By Brian Feeney (for Irish News)
It is depressing how many media outlets bought the NIO spin about the UDA standing down its ‘military wing’.
Let’s be clear at the outset: the UDA never had a military wing. The so-called UFF never existed as a separate entity from the main body. The cover-name UFF was invented in 1973 when UDA leaders feared the government was going to proscribe the organisation because of the appalling bloodthirstiness of their killing spree that year. Particularly horrific killings were attributed to the UFF but that did not stop UDA members from killing Catholics anyway.
Was John White in something called the UFF? Of course not.
His manic knife killings were carried out as part of a UDA gang.
Can someone please point out where the UFF wing was in Long Kesh? Don’t bother trying. There wasn’t one. All the killers went into the UDA wing, full stop. By the 1980s it’s true the UDA had a couple of squads, or ‘wee teams’ as they preferred to call them, who specialised in killing Catholics and they tended to issue statements calling themselves ‘the UFF’, but they were all UDA.
So what was Sunday’s piece of grotesque theatre all about?
It was all of a piece with the NIO’s attempt to portray the UDA as equivalent to the IRA.
It’s been extraordinary to watch this nonsense over the years.
First, in the seventies after the UDA emerged with British intelligence and RUC Special Branch assistance as a classic counter-gang to terrorise innocent Catholics, the NIO was at pains to advise uninformed British ministers to treat the UDA differently from the IRA. They were only a reaction to IRA violence you see. Better not ban them. Better not open another front. Concentrate on defeating the real enemy, the IRA.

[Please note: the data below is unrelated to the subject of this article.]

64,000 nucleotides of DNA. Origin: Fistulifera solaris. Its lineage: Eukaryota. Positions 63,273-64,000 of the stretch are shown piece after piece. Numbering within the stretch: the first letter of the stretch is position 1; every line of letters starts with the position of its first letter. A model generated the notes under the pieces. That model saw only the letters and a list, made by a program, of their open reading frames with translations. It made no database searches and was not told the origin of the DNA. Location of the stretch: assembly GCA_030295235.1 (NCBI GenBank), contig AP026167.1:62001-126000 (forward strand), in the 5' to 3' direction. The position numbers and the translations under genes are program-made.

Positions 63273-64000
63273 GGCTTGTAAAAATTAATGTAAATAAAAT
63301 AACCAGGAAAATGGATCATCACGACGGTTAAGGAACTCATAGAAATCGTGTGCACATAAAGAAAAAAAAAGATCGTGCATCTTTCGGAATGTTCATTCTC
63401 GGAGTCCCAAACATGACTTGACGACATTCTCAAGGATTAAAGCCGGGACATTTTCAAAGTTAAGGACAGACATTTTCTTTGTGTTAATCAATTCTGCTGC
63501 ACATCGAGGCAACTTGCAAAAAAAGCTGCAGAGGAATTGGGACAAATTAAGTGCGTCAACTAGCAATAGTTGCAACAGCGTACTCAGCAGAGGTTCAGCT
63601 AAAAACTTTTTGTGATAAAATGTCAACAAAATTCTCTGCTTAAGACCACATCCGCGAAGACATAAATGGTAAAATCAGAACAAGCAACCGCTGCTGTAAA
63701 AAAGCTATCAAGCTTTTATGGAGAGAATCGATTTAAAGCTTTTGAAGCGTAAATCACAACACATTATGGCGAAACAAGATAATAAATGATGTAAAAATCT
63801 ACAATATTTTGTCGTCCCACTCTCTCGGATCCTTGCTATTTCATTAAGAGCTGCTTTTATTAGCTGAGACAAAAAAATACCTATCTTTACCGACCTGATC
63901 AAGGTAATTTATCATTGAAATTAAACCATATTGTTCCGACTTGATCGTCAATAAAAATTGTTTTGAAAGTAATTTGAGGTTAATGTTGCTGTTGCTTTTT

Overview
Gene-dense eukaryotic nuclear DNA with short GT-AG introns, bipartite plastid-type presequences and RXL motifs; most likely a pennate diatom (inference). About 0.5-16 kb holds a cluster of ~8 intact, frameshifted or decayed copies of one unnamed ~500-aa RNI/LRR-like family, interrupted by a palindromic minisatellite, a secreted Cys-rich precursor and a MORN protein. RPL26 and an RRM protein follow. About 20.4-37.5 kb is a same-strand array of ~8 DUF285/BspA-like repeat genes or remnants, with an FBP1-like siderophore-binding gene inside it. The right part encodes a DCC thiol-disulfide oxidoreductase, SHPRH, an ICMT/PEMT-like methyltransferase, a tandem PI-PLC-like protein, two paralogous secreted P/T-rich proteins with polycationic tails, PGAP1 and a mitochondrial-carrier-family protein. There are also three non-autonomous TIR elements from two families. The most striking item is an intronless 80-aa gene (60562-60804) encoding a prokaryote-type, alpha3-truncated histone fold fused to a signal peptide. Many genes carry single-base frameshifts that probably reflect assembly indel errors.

Once the IRA campaign was over the NIO spent the last decade advising equally uninformed British ministers to treat the UDA the same as the IRA even down to using the same words in statements written for ministers. For example, last weekend our proconsul, a featherweight shuttlecock if ever there was one, repeated exactly the same words used about IRA moves in the past: “This is a significant move by the leadership of the UDA.”
In both cases the NIO was fundamentally wrong. The British administration here should have cracked down immediately on the UDA the same as they did with the IRA, but then of course they couldn’t, because elements in intelligence were artificially sustaining the UDA.
Still, it never occurred to anyone in the NIO to argue that indulging a barbaric organisation like the UDA would make matters worse. Secondly, it is a fantasy that the UDA should now somehow be seen as the loyalist mirror image of the IRA. It’s not.
Yet, helped by NIO flattery, UDA leaders imagine it is.
Jackie McDonald mumbled into a terrible sound system that “99 per cent of the people we represent don’t want to decommission”. Sorry. You don’t represent anyone. Repeated attempts to masquerade as a political party have been rejected derisively by unionist voters. Even the UDA’s own members didn’t vote for UDA front candidates.
Furthermore the UDA is not a united organisation. The darling of the NIO and the Aras, the said Jackie, has no control over large baronies in Antrim and Derry. Third, the UDA has no central command and has no idea how many weapons the various wee teams have in their possession, though maybe MI5 has since they supplied so many.
Guiding this fantasy that was staged on Sunday is the mirage that somehow the UDA will be brought in from the cold, lured into politics, build something like Sinn Fein. Why?
They don’t want to.
They have no constituency.
They have no reason for existence other than to feather their own nests.
By asking them to disappear the NIO is asking UDA top dogs in each district to give up their lavish lifestyle financed by drug dealing, extortion, brothel-keeping and instead sign on the dole.
If there is anything to be learnt from the past three months it is that Margaret Ritchie’s hard line with the UDA delivers more than any number of rounds of golf at the K Club.